• The greatest laryngeal differences during whispering, regardless of low effort or high effort whispering, were observed between research participants, with about 40%  showing almost no vocal-fold contact.

A 1994 study – key points

  • The posterior cricoarytenoid muscle keeps the glottis open to prevent vocal fold vibration during whispering.
  • The thyropharyngeus muscle likely controls supraglottal constriction during whispering (there is greater supraglottal constriction with harsh whispering than gentle whispering).
  • These two muscles are primarily involved in breathing and swallowing functions of the throat area, they later evolved to be involved with speech.
  • Fun fact from discussion, “It is also impossible for young infants to produce whispering.”

A 1997 study – key points

  • MRI analysis confirmed that the supraglottal structures are constricted during whispering, and also that they are shifted downward, attaching to the vocal fold to prevent vocal fold vibration completely during whispering.

A 2006 study – key points

  • Researchers investigated the supraglottic hyperfunction and vocal fold closure during the normal and whispered phonation of 100 patients with voice complaints
  • For 69% of the patients, whispering put more strain on the vocal cords because they were squeezing their vocal cords together more tightly to produce the whisper.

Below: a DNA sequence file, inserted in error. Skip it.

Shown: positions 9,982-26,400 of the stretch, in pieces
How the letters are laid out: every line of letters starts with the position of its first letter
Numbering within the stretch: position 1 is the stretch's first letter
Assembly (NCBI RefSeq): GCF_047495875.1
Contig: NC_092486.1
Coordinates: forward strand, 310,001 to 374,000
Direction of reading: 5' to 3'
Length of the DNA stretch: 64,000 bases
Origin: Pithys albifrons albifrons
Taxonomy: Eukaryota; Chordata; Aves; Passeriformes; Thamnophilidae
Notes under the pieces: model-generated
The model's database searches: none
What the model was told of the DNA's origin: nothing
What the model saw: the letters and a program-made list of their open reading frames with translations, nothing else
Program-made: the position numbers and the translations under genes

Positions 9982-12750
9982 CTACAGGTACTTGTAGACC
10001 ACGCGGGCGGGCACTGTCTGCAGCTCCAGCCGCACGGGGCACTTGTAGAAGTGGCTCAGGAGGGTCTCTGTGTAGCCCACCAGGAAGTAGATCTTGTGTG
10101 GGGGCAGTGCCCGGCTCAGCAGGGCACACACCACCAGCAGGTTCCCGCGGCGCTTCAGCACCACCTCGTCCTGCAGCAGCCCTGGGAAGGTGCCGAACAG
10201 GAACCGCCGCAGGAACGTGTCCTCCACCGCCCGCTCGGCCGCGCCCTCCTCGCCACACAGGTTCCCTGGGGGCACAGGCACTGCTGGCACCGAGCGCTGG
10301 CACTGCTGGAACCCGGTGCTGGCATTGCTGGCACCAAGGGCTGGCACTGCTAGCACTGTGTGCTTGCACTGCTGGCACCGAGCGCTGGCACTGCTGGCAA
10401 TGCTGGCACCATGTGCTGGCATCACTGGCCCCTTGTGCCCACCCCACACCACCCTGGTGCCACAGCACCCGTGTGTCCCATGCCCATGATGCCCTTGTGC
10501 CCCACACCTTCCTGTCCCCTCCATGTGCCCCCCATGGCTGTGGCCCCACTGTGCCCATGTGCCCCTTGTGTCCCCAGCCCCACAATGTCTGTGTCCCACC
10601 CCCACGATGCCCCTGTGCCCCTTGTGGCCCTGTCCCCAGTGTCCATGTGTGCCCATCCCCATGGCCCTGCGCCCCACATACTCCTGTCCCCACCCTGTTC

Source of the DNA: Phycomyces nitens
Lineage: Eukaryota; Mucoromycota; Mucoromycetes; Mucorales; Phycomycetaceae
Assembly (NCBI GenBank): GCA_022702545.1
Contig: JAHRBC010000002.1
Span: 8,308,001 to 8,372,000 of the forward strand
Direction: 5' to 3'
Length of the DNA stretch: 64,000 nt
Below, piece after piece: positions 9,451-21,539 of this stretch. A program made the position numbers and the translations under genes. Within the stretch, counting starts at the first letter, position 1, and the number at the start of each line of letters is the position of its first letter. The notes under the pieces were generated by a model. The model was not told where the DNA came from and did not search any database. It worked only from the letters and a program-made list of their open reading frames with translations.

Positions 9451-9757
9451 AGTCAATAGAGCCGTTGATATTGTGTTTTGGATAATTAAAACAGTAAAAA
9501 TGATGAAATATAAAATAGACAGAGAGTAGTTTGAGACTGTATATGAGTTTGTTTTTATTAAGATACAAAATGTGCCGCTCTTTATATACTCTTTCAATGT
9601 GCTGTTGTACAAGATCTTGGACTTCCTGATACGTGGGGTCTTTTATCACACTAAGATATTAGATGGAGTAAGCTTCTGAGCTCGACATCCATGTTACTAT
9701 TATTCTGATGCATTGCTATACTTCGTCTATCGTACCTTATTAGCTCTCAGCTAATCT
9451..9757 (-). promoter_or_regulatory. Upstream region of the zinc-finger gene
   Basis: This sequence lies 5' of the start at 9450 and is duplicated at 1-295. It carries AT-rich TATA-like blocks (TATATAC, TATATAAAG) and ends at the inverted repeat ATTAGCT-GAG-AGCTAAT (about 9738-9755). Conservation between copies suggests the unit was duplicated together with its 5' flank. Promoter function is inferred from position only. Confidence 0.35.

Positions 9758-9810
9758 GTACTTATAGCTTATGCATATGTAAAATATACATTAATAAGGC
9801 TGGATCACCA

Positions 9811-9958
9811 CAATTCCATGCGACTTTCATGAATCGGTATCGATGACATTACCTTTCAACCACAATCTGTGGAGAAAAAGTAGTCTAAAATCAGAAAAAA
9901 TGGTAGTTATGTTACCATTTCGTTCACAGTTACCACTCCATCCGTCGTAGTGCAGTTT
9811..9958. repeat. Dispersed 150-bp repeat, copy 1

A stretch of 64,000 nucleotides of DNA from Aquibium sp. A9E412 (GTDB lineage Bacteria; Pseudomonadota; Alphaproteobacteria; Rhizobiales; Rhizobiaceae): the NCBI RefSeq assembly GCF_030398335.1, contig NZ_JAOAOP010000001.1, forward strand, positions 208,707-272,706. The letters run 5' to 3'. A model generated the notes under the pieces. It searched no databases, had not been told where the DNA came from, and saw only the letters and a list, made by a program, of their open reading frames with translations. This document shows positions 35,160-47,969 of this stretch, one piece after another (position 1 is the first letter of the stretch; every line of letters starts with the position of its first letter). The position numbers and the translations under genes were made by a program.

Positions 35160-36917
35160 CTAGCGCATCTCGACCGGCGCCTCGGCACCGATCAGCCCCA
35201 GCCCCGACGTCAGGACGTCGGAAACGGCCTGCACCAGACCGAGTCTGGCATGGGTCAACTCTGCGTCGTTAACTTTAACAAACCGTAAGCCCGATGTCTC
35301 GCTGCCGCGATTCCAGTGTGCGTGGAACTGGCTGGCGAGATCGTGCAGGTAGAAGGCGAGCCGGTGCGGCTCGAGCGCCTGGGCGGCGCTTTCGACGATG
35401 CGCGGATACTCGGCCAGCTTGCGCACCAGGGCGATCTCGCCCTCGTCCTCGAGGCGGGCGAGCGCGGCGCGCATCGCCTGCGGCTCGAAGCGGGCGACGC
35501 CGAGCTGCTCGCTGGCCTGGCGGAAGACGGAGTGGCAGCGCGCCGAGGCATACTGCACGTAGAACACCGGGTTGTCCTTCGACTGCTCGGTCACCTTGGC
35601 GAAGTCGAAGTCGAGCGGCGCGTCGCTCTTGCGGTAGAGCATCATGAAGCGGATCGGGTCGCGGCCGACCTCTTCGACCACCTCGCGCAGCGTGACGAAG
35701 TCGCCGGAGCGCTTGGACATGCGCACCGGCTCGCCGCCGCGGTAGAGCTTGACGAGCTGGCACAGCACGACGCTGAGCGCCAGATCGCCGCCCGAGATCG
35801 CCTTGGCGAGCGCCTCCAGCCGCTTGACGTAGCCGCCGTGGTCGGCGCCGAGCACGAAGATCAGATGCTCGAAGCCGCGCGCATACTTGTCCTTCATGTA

• For 18% of the patients, whispering was similar to normal phonation.
  • For 13% of the patients, whispering was easier on the vocal cords than normal phonation.
  • Overall, the study hypothesized that some patients (but not all) with vocal complaints may strain and further injure their vocal cords with whispering.

My summary

  • Whispering is speaking while not vibrating your vocal cords, but this is an active process.
  • The active process of whispering involves increased air passage, vocal cord movements, throat muscle contractions, and active suppression to keep the vocal cords from vibrating.
  • Low effort, ASMR style whispering may put less strain on the throat and vocal cords than high effort, harsh whispering.
  • Some individuals, regardless to their style of whispering, may put a  greater strain on their throat and vocal cords when they whisper compared to others.
  • A person with healthy larynx structures may cause discomfort due to physical strain with chronic whispering.
  • A person with any type of prior damage to the larynx, could slow their healing or worsen the injury by whispering.

Overall, I do think frequent or long term whispering can create discomfort for some individuals.  So proceed with caution until you find out if you fall into the “whispering bothers my throat” group, or the “whispering doesn’t bother my throat” group.

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This post brought to you by ASMR University.  A site with the mission of increasing the awareness, understanding, and research of the Art and Science of Autonomous Sensory Meridian Response.